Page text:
Christmas has come and gone and we are still picking figurative tinsel out of our hair, even as we move forward into a difficult week, clinging to the hangover of joy so that whatever pain the next few days bring is blunted by its residue.
We’ve come west to try to finish the work of clearing out my father’s home, of getting closer to closure with the business surrounding his death. My husband is doing the heavy lifting – the packing, the moving, the cleaning – and leaving to me the sorting – the physical and emotional sorting – that will, hopefully, bring the aforementioned closure, closure that I am not certain that I want, but still.
I cannot go to his home this week. I cannot do it. I am ashamed of this, a little, but it is necessary, so I am trying to forgive myself. Instead of me going to Dad’s stuff, his stuff – the few remaining things that might matter, the stuff that my husband will sift and sort and set aside – will come to me in the lair that I have fashioned for myself in my mother’s home some miles away, and in the meantime I will fret and fuss and worry that some precious object – some note, some stone, some photograph, some feather, some fine bit of detritus – will be misplaced or overlooked or tucked in the wrong box and sent to the thrift store or the recycling box and be lost forever. I will, worry, I will worry constantly. But that is also why I cannot go, because were I to go I would linger over every last spoon and teacup and paper clip and oil change receipt and spend an age agonizing over whether I could bear to let these – these remaining artifacts of my father’s life – go.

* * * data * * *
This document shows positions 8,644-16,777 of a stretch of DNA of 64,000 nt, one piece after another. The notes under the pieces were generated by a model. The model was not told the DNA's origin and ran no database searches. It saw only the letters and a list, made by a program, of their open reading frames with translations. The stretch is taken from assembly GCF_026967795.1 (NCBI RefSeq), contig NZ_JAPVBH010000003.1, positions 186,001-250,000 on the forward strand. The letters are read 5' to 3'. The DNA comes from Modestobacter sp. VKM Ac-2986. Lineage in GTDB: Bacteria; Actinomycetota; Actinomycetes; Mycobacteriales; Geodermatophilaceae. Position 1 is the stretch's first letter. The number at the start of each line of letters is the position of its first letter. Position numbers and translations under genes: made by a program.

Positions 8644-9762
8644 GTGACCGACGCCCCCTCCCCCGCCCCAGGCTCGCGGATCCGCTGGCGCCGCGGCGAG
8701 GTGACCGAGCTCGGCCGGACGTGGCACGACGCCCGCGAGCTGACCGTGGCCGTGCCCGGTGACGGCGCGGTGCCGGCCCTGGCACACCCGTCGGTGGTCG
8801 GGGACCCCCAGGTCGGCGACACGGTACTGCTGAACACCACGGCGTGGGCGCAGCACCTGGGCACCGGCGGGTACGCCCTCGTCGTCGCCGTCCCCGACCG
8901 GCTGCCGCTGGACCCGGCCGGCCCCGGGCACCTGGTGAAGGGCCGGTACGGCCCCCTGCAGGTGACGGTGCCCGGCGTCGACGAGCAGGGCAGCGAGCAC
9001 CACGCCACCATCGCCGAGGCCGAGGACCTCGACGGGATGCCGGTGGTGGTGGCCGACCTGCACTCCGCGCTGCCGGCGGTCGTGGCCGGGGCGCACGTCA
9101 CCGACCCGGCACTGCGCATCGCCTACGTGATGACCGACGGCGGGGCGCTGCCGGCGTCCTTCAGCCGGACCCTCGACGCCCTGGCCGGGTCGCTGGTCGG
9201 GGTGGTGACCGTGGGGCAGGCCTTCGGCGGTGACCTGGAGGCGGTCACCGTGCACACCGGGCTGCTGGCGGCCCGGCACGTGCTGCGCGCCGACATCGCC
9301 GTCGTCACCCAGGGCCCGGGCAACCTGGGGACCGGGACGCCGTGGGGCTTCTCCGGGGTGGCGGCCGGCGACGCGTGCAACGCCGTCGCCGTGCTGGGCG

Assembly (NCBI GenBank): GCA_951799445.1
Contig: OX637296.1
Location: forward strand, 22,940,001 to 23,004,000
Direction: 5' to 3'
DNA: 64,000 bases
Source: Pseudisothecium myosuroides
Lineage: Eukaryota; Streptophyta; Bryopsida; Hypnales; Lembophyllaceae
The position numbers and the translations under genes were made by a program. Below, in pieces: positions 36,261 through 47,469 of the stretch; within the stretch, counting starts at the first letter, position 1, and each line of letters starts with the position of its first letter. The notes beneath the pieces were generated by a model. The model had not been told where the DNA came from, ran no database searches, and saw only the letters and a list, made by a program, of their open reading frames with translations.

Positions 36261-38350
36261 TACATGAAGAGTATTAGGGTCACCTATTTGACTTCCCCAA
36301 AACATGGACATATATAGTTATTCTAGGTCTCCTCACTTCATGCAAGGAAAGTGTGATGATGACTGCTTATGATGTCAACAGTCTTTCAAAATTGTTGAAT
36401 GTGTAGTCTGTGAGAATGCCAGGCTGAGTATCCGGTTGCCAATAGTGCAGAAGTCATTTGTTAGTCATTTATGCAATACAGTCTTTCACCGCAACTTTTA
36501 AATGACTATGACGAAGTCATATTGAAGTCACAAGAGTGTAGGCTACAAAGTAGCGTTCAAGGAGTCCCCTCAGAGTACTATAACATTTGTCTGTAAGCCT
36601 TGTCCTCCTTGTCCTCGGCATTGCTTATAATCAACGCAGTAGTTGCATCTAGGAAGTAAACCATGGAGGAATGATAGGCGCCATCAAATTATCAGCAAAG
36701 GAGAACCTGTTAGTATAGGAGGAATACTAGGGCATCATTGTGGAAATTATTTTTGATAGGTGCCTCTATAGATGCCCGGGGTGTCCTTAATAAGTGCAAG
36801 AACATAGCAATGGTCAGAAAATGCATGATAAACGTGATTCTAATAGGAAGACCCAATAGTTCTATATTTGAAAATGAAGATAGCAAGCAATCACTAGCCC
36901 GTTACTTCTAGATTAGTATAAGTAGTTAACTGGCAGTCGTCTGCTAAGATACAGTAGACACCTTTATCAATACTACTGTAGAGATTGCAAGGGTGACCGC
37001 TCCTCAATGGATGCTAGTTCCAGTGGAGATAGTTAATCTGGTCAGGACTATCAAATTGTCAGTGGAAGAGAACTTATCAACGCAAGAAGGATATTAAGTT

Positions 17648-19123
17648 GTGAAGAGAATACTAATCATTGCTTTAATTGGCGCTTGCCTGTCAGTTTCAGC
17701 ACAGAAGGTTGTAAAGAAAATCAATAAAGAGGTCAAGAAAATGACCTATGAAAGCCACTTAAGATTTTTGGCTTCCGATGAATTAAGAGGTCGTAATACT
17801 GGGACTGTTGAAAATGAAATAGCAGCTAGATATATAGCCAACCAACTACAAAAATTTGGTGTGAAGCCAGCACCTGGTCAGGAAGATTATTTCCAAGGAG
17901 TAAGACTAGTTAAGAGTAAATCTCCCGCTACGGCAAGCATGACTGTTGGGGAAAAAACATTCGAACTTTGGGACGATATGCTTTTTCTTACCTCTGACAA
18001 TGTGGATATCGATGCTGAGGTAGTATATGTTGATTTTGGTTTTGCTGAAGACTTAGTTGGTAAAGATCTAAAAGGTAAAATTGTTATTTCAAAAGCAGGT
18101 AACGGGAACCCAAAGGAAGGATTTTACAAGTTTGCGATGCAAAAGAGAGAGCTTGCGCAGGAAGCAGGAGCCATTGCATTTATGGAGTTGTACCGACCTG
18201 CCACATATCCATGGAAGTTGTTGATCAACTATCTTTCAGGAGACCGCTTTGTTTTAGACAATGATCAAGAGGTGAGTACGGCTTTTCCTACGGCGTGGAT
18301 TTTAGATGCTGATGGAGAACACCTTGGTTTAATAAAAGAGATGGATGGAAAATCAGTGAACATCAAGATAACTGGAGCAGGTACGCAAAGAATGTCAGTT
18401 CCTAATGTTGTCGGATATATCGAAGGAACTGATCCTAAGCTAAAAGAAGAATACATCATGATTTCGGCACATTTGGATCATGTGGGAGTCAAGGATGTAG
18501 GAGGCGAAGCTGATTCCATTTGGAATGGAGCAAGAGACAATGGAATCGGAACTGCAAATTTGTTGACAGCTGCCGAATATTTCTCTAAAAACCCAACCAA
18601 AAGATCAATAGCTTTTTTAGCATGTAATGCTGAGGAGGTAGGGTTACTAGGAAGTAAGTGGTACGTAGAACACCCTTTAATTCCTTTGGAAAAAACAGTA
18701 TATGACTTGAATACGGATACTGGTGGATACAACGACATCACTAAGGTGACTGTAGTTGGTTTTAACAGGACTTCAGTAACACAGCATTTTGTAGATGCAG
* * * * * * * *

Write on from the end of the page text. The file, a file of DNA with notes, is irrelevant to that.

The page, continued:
So, no. I am struggling to keep a distance, some little distance, between myself and the things that are, right now, too difficult, and working to distract myself with diaper changes and music shows and marathon cookie baking sessions and visits to see the horses at the ranch and eating my mother’s lasagna. And I am tending my grief carefully and quietly, keeping it well watered with the last drops of holiday joy. And hoping that I will be okay.
The view from the road between my mother’s home and my father’s. Desolate, and breathtaking.
I don’t know how much I will write this week. I may need to write. I may need to not write. We’ll see.